Dartmouth (Halifax), Canada
Dartmouth, Halifax, Canada / Dennis Jarvis / Flickr

The neighborhood brings enjoyment and excitement at the same time.

Halifax is on the other side of the water from Dartmouth, a small town that has been around since 1750.

Dartmouth, on the other side of the water from Halifax, is known as “Halifax’s Brooklyn” and is a great place to visit if you are in Nova Scotia.

Start with the Alderney Landing Market if you’re in Dartmouth on the weekend. 

Then, as you make your way upward away from the port, you’ll come across a slew of Dartmouth-proud restaurants and pubs, including the newest addition, the Town’s End Tavern.

Spend an hour or two exploring Dartmouth’s waterfront, home to a collection of ancient buildings converted into quaint shops and pleasant eateries. 

The neighborhood is also decorated with various street art, making the stroll between stores and cafés enjoyable.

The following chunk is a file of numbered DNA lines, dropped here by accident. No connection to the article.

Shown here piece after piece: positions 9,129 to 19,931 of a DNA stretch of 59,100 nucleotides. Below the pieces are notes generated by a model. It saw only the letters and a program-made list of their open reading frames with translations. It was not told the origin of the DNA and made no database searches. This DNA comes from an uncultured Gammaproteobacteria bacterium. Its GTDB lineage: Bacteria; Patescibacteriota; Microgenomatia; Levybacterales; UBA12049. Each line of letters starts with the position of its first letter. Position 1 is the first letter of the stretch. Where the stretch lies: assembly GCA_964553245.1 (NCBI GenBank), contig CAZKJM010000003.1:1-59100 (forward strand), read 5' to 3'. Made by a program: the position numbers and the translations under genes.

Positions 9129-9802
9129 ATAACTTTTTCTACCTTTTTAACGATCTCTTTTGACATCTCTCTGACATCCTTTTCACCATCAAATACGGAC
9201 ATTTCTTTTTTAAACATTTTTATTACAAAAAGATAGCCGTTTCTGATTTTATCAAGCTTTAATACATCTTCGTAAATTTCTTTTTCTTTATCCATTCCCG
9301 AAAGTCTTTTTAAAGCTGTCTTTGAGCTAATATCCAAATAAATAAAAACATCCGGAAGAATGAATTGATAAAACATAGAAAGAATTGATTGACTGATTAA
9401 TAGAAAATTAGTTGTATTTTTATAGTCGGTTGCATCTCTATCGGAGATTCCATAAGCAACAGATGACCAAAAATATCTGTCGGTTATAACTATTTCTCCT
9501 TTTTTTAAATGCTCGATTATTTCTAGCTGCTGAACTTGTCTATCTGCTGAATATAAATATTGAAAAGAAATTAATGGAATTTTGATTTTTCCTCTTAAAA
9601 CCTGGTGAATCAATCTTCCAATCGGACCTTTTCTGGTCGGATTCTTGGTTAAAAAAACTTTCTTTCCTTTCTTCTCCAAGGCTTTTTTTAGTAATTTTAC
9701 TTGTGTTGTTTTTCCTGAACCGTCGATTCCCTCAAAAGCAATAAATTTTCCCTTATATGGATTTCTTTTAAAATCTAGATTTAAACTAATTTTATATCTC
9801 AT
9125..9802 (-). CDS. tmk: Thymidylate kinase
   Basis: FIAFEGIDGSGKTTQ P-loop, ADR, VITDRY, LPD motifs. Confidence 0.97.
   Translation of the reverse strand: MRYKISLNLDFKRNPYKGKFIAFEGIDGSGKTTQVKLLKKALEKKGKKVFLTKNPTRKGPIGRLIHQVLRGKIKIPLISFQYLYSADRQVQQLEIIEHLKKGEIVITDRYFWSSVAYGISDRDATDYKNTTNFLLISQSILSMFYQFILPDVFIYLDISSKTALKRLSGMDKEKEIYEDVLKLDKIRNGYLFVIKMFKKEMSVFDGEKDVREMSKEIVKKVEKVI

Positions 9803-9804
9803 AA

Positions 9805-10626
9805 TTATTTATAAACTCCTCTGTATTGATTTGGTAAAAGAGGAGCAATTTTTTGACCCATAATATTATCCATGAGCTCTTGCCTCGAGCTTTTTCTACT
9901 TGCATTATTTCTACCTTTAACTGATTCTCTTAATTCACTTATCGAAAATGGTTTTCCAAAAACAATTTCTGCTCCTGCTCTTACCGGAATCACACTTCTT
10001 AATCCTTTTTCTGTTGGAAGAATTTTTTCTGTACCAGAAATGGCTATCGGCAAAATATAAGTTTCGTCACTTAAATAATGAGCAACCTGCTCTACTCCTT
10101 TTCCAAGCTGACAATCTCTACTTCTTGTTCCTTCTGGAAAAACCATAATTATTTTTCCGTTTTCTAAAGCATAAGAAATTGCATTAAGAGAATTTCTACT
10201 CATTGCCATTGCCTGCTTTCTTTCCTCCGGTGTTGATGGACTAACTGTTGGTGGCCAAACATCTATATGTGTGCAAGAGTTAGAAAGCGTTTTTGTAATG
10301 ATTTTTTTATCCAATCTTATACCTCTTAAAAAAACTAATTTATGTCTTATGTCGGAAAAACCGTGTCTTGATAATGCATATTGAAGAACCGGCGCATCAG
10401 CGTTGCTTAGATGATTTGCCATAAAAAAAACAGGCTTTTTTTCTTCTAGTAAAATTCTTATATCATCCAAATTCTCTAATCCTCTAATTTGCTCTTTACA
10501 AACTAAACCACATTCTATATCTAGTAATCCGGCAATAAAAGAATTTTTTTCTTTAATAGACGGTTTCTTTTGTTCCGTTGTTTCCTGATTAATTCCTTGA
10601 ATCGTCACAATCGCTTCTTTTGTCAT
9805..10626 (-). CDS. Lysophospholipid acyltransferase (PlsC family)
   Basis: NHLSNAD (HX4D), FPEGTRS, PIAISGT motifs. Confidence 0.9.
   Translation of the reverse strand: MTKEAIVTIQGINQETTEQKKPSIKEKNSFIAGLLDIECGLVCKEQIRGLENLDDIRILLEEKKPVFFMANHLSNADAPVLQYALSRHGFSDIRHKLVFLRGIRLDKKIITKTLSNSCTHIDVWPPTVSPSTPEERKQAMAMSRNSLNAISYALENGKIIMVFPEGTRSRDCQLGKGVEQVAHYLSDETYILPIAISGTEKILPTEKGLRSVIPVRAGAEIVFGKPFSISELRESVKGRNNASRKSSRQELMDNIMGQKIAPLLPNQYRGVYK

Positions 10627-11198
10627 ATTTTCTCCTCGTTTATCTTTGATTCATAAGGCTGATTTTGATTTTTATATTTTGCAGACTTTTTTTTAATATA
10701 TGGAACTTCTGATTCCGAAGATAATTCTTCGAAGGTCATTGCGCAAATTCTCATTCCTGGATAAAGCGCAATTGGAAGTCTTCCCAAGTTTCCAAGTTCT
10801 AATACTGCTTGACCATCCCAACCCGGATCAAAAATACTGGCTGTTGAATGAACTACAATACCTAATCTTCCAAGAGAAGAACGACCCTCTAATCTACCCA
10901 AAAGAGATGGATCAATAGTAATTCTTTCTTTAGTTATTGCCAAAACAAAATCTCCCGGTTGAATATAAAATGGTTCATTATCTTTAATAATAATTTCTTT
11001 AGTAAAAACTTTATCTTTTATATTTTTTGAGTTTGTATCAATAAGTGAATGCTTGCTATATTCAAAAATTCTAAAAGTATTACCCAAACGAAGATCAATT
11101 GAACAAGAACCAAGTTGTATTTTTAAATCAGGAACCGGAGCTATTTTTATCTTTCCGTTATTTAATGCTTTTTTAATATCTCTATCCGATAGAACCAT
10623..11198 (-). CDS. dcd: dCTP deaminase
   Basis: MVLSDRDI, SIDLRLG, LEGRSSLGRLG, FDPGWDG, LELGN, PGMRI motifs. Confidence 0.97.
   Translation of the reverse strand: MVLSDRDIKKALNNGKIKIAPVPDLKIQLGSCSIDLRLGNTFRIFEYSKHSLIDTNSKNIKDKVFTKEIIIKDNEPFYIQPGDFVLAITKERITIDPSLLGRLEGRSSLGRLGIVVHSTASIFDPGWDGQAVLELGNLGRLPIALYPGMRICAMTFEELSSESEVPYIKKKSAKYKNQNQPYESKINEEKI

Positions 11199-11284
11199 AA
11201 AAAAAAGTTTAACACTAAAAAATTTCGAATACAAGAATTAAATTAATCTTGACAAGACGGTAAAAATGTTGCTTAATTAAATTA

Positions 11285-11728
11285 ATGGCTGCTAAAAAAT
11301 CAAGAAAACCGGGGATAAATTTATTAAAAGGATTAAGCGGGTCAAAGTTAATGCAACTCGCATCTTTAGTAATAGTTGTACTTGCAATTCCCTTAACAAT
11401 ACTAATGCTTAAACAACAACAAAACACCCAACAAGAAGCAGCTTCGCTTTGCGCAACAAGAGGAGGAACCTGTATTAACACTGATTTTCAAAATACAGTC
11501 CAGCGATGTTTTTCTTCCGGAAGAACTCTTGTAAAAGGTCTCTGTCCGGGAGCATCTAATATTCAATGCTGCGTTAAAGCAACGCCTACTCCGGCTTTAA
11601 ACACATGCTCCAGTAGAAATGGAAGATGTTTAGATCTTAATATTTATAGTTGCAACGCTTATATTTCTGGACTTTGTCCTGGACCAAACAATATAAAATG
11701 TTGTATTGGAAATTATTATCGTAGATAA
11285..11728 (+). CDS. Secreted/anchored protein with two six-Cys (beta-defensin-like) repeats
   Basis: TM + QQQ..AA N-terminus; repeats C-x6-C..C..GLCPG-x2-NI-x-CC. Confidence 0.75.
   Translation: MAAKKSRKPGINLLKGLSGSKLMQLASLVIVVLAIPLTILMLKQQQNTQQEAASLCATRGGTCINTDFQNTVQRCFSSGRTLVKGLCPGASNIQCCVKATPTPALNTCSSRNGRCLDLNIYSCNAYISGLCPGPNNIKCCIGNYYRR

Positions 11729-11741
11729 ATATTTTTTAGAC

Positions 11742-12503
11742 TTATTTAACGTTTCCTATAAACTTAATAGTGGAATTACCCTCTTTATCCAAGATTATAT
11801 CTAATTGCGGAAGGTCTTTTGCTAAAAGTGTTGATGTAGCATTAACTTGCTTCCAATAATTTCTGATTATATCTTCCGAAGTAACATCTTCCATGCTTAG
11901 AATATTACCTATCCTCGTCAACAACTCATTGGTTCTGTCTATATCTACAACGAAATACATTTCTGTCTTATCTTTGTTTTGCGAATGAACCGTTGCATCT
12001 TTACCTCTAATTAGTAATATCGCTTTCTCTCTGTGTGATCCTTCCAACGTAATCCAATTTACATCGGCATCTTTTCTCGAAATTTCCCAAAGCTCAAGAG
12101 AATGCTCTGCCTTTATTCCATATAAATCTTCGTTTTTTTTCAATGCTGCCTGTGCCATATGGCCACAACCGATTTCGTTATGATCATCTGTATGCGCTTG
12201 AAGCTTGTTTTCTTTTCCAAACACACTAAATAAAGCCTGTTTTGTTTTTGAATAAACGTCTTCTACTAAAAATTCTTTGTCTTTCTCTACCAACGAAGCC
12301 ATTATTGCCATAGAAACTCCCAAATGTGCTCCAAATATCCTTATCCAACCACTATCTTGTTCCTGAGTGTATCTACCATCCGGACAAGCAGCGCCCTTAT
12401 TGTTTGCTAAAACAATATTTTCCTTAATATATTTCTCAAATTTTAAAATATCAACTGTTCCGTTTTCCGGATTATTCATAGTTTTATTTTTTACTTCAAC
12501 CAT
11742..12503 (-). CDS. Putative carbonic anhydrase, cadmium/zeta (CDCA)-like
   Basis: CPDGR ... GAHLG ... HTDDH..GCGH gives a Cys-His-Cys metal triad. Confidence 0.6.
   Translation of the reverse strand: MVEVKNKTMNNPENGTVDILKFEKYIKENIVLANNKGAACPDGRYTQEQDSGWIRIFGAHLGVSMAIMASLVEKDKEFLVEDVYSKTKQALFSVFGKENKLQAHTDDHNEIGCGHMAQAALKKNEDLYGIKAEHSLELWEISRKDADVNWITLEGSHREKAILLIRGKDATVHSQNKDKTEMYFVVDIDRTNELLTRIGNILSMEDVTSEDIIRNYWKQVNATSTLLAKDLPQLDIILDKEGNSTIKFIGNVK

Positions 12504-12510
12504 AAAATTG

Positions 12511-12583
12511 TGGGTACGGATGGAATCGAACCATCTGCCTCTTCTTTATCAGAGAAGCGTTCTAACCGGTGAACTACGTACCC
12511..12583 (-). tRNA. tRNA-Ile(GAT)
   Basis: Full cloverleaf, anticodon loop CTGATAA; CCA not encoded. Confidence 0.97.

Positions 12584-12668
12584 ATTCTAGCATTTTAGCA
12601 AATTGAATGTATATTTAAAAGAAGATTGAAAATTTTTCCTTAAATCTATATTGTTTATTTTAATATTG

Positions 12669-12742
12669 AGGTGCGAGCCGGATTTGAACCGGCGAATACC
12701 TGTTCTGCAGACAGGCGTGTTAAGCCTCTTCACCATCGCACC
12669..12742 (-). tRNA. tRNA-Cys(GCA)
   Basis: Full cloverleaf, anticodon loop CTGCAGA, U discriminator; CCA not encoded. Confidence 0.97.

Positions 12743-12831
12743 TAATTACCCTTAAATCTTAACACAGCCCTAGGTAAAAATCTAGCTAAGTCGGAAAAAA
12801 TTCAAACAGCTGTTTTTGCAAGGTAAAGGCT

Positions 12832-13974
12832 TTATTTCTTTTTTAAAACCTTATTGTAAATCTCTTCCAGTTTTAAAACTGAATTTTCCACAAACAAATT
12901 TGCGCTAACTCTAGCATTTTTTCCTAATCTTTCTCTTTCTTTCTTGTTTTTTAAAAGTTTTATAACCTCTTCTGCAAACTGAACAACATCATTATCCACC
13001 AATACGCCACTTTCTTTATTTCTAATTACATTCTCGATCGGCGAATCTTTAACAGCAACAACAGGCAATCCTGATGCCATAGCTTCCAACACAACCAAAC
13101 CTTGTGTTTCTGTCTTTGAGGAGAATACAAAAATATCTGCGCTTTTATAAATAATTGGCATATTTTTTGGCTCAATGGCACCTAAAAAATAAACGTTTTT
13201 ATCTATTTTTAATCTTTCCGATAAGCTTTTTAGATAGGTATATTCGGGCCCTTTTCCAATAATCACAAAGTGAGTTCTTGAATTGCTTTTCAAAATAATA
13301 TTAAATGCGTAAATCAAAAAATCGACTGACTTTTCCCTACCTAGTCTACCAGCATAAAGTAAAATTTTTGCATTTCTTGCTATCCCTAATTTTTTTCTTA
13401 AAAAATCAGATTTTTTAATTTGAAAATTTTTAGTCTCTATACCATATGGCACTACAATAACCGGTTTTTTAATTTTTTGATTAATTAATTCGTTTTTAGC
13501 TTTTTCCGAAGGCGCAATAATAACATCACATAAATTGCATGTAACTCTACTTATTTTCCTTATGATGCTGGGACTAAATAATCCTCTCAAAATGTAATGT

Dartmouth is only a 12-minute boat trip away from downtown Halifax. Still, you may also walk or drive there through the Angus L. MacDonald Bridge. 

Visit the official town website to discover more about what Dartmouth offers.

Address: Halifax, Canada

Emera Oval

Emera Oval, Halifax, Canada
Emera Oval is one of the best places to go in Halifax, Canada

Visiting the Emera Oval throughout any season is a great way to spend a day in Halifax.

The oval is located on the North Common, across from one of the Citadel’s gates.

Among the most enjoyable activities is skating in the Emera Oval.

And, best of all, it’s completely free!

The oval is a big outdoor skating rink the size of three NHL hockey rinks.

Rollerblading, skating, and biking are common summer pastimes.

In the winter, the oval freezes and may be used for ice skating.

Helmets, bikes, skateboards, scooters, and even sleds are available for free rental.

If you have a government-issued photo ID, you can get free rollerblades for yourself and your friends or family.